The Michigan Supreme Court scheduled mini-oral argument to decide whether to grant leave to appeal in People v. Uribe, No. 151899. This criminal appeal concerns the question of whether the trial court abused its discretion in denying the admission of testimony, under MCL 768,27a, that the defendant had molested another young victim, because the court found that the abuse was “dissimilar” to the abuse alleged in this case. Additionally, the Court has ordered the parties to address whether the Court of Appeals properly applied People v. Watkins, which held that MRE 403’s exclusionary power should be used even more sparingly in the context of evidentiary determinations made pursuant to MCL 768.27a, in reversing the trial court’s ruling.
Defendant was charged with five counts of criminal sexual conduct for molesting his daughter’s half-sister. The prosecution sought to introduce evidence that the defendant had also molested his daughter under MCL 768.27a, which allows the prosecution to present any evidence that the defendant committed other sex crimes against for the express purpose of demonstrating that the defendant has a propensity to molest children. The trial court held that the evidence was barred under MRE 403 because the sexual abuse against his daughter was “dissimilar” to the sexual abuse in this case.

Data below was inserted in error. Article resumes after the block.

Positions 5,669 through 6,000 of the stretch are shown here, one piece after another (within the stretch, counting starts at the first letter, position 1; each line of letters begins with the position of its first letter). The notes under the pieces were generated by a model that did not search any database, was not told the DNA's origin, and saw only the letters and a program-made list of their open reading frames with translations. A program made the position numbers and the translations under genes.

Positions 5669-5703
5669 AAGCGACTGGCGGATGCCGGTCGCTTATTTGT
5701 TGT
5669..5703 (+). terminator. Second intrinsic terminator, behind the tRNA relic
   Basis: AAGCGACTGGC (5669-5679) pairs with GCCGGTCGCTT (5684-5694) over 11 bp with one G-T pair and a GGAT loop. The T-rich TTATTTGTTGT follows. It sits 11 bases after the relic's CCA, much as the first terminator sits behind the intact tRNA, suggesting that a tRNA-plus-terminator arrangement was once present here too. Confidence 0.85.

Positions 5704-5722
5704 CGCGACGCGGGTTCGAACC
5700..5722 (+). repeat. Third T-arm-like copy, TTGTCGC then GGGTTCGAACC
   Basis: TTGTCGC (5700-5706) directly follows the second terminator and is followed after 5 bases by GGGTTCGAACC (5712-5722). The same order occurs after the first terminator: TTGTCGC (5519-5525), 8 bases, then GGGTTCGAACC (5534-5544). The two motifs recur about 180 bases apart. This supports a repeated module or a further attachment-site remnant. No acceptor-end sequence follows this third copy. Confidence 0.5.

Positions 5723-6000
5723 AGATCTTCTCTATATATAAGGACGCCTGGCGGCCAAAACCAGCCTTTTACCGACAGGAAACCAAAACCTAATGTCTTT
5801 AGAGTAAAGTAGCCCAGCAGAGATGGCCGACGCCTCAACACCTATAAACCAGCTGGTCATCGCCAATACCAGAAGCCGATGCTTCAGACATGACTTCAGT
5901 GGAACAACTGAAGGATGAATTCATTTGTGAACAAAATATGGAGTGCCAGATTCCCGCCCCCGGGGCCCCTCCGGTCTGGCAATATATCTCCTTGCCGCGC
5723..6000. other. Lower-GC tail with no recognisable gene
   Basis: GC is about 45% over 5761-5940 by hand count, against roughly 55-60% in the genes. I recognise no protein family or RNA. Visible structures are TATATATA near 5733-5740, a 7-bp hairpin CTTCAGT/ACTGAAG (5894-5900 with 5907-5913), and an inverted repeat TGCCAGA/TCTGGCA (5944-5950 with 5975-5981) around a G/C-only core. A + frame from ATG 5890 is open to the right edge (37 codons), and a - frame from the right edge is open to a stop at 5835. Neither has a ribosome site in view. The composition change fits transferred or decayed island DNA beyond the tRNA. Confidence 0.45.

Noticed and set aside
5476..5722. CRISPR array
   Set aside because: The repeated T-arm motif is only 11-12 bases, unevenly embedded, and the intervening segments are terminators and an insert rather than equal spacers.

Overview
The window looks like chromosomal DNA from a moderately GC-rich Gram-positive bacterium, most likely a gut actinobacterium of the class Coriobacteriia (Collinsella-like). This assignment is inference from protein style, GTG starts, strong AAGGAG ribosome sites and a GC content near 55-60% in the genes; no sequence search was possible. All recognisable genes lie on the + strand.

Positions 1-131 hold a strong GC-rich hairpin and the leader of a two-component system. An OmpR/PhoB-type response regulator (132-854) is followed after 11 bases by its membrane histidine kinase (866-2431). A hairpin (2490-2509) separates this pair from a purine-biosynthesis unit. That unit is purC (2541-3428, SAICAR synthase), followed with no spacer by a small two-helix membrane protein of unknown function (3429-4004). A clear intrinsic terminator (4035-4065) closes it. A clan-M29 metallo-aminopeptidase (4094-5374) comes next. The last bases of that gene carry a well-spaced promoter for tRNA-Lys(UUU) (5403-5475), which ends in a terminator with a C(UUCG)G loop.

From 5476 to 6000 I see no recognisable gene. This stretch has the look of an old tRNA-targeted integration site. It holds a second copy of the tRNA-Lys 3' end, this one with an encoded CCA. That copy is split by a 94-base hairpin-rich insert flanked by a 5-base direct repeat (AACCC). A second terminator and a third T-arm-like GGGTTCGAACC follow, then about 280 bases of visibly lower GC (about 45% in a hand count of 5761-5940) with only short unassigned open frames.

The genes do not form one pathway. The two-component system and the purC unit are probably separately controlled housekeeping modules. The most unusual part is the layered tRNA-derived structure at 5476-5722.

The Court of Appeals reversed the trial court’s decision. In doing so, the court relied upon the Michigan Supreme Court’s decision in People v. Watkins, 491 Mich. 450 (2012), which held that MRE 403’s exclusionary power should be used even more sparingly in the context of evidentiary determinations made pursuant to MCL 768.27a. The Court reasoned MCL 768.27a represents a clear public policy to admit specific evidence to protect children from sexual predators.
The Michigan Supreme Court granted mini-oral argument to determine whether to grant leave to appeal the Court of Appeals’ decision.